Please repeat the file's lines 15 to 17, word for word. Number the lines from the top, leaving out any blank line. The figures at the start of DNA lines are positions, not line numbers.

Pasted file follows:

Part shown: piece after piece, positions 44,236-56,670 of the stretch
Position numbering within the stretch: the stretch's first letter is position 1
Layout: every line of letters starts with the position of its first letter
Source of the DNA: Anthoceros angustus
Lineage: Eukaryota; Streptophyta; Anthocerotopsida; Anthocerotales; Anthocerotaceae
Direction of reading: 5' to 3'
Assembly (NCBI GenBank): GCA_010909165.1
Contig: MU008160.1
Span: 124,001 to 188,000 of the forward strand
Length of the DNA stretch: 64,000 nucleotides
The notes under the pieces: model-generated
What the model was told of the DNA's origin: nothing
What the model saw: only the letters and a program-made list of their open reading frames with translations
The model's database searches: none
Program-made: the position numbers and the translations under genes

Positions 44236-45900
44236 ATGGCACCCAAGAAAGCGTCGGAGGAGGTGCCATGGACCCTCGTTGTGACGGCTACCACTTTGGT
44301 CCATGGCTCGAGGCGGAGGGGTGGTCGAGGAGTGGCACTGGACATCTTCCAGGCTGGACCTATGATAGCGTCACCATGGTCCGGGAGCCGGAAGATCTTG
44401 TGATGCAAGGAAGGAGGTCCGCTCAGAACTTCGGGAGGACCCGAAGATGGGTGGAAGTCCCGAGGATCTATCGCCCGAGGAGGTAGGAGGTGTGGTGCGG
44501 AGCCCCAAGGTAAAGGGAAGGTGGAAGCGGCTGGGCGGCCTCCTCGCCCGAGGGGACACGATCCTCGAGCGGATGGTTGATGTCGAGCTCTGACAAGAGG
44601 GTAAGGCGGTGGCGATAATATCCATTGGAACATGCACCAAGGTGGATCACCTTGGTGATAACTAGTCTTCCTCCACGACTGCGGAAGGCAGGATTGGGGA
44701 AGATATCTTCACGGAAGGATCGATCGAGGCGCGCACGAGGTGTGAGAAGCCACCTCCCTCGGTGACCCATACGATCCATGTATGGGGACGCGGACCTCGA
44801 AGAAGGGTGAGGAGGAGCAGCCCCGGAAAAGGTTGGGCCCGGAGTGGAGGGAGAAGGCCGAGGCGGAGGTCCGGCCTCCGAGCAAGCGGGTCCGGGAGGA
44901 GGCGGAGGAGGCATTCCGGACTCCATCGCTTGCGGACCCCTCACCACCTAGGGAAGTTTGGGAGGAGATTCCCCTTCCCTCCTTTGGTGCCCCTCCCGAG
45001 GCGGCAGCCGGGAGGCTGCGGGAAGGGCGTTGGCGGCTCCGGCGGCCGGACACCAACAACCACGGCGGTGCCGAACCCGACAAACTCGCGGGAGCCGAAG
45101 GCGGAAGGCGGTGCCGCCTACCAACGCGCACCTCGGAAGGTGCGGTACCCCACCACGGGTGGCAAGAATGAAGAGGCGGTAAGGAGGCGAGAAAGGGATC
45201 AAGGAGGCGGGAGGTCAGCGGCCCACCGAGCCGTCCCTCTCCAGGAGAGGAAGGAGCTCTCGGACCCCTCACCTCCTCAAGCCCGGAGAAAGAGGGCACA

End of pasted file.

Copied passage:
Program-made: the position numbers and the translations under genes

Positions 44236-45900
44236 ATGGCACCCAAGAAAGCGTCGGAGGAGGTGCCATGGACCCTCGTTGTGACGGCTACCACTTTGGT